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In this creating a literacy rich home series, we’ve talked about:
This week we’re going to talk about toddlers.
I’ll share a few pre-literacy reading tips for toddlers, then share my list of 15 must-haves.
- Keep lap-time short, but don’t underestimate their intelligence.
Toddlers are curious! They’re full of energy! And, they have short attention spans. So, don’t get frustrated if your toddler doesn’t want to sit for more than one or two books at a time. Build up to it. As they get older, & as you are consistent with showing them how *fun* & exciting reading is, they’re attention span will grow. My older toddler boys (3 year olds) could sit for long stretches, but when they were just barely 2 years old, they were more interested in jumping and running around. They loved books, but only in 5 minute increments.
- Look for books that have one or two sentences on each page.
Use your toddler’s finger to point to things & words & say them out loud. Have your toddler repeat what you said. Keep it light & playful. Your 3 year old toddler will most likely be able to sit for much longer stretches than they did when they were 2 & read longer books, but keep in mind every child is different.
- Introduce the elements of a book.
Show your toddler a book. Explain to them what the cover is. Show them pages & say, these are the pages & this is how we read books (demonstrate how to read & turn pages). This may seem obvious to us, but to a toddler just learning, it’s a great intro into what books are.
- Teach respect for books.
Teach your toddler how to properly care for books (no coloring, cutting, or stepping on books). Show her/him how to put books away after they’re done reading them.
- Teach by example.
Show your toddler that you love books by reading yourself! Your reading time is just as important as their reading time. Make sure you’re getting a daily dose of reading (& not just online), preferably in front of your toddler.
Pip & Posy: The Super Scooter, by Axel Scheffler
I think the Pip & Posy series is a great one for toddlers. Each book introduces different social skills, particularly aboutfriendship & interactions with others.
Trains, a lift-and-look book from Usborne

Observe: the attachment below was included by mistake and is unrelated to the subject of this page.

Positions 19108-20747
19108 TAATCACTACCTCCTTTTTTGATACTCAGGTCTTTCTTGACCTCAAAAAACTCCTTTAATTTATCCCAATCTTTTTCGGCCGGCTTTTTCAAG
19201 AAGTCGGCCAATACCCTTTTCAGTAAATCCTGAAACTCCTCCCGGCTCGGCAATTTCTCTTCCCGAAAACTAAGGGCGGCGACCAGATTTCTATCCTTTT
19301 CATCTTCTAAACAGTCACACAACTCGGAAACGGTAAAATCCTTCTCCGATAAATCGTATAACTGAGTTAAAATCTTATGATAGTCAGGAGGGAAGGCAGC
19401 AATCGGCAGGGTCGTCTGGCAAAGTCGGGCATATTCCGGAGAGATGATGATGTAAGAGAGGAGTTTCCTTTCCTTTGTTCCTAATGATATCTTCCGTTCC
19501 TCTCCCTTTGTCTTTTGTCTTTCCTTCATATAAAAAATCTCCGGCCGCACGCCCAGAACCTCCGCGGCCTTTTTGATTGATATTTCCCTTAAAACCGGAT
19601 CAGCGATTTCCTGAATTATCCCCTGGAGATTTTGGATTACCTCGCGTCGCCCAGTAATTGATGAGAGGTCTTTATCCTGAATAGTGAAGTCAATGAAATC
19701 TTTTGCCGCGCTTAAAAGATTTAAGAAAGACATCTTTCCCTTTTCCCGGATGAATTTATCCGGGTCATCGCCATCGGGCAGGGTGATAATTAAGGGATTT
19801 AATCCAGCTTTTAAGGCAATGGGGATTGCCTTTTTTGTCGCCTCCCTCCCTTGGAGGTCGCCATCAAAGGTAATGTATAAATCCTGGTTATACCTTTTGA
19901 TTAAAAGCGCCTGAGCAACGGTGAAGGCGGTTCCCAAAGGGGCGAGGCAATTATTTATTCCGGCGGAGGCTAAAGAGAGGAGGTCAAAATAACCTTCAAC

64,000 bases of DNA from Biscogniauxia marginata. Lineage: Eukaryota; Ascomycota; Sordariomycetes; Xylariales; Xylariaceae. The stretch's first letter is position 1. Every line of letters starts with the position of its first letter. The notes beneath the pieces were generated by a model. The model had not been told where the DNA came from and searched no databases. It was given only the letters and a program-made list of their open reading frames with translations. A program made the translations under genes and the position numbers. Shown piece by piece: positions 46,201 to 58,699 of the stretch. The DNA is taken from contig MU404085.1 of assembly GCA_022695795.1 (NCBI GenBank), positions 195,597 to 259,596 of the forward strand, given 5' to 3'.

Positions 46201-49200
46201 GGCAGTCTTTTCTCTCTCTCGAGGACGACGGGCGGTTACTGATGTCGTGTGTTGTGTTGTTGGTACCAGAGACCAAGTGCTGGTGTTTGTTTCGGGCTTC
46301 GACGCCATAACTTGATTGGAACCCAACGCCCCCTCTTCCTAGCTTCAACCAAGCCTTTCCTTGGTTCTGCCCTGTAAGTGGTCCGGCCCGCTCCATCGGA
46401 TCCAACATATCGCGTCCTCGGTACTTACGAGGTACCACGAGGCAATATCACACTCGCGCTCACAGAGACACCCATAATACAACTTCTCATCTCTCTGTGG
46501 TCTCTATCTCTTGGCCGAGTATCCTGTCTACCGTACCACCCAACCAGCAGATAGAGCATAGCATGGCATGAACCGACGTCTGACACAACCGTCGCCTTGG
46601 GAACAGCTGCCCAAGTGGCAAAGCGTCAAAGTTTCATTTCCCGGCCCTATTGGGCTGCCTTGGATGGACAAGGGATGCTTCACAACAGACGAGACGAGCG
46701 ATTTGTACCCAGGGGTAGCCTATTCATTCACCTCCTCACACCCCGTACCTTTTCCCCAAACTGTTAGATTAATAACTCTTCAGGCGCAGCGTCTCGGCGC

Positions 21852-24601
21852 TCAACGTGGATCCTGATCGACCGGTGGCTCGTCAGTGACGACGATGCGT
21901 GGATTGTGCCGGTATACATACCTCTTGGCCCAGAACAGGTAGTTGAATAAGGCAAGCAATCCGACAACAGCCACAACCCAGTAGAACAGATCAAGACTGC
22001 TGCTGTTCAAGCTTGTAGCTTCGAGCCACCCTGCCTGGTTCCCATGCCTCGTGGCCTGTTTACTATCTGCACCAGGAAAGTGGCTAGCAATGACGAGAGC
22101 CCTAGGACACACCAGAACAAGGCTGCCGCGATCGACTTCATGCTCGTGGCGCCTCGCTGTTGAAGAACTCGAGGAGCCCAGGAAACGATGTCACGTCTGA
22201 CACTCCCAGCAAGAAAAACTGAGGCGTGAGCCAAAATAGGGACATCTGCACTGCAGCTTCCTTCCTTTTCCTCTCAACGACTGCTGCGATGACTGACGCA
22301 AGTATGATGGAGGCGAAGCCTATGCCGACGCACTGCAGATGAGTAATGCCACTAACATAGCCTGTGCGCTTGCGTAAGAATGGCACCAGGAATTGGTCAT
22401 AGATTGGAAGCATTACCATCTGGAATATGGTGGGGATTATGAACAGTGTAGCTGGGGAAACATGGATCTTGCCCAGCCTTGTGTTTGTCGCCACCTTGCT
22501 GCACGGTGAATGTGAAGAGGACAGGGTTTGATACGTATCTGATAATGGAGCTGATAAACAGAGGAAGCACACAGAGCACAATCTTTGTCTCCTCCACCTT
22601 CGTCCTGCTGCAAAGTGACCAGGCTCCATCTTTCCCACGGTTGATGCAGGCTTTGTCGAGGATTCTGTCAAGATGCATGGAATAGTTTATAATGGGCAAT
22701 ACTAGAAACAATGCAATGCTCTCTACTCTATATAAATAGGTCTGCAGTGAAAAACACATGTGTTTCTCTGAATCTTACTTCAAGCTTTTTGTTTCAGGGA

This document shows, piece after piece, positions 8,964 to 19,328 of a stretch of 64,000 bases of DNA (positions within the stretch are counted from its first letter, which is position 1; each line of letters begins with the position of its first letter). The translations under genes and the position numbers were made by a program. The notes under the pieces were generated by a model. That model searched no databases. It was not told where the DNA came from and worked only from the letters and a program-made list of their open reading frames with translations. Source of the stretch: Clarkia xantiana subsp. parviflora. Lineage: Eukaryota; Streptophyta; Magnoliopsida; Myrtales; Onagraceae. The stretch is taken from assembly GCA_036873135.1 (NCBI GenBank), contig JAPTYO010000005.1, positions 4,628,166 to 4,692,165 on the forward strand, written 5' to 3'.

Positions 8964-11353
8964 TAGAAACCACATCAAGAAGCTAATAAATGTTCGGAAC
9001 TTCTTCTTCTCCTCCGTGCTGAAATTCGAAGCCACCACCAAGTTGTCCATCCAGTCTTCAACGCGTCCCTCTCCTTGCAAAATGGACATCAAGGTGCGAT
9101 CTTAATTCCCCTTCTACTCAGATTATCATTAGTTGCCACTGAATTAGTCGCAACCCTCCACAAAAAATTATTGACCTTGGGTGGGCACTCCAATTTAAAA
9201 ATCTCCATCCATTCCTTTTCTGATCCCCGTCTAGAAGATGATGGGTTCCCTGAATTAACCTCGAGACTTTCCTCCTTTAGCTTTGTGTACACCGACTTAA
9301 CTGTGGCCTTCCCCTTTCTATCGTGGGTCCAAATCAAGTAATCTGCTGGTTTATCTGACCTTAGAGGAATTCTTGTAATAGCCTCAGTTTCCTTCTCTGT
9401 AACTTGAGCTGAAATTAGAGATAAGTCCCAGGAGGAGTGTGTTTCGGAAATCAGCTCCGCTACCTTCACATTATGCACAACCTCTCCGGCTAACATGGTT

2 year olds love lifting and looking! This book is a part of series of books that also includes dinosaurs, trucks, planes, tractors, under the sea, & construction sites. These books are sturdy board books that help ease the transition from baby books to toddler books.
Spot’s Birthday Party, by Eric Hill
This is a lift-the-flap book & is simple, fun. All Eric Hill’s Spot books are winners.
My First Word Book, Usborne
This is a board book that is simple, beautiful, & a joy to read. Over 270 familiar words that include numbers, animals, on the farm, the body, things that go, & bedtime.
3 year old toddlers
The Further Tale of Peter Rabbit, by Emma Thompson
Kid’s need to be raised on the tales of Beatrix Potter. This book is an abridged version of the classic tales, a bit easier for younger kids to digest.
Wyken, Blynken, & Nod, by Eugene W. Field
The *perfect* before-bed story.
The Apple Pie That Papa Baked, by Lauren Thompson
Lyrical, poetic. And beautiful, simple illustrations.
Snow, by Uri Shulevitz
This is a Caldacott Honor book. The illustrations are subdued, lovely. The book reads like a poem.
Don’t Let the Pigeon Drive the Bus!, by Mo Williams
All of Mo Williams books are fun, playful, with simple & clear illustrations. They also encourage reader interaction. I think they read a lot like a dialouge found on Sesame Street, which isn’t surprising since Mo Williams has written for that show. I highly recommend all of his books–they are great for younger children, but especially toddler & pre-K children.
Brush Your Teeth Max & Millie, Usborne
This is part of a toddler books series that teaches about brushing teeth, taking turns, bedtime, & going to school.
We’re Going on a Bear Hunt, by Helen Oxenbury
This is a fun rhyme turned into a book with simple & clear illustrations.
Giraffe’s Can’t Dance, by Giles Andraea
A heartfelt, touching story with playful rhymes & illustrations.
Do you have any tips or books to add to the list? Please share!
Other posts in the series to check out: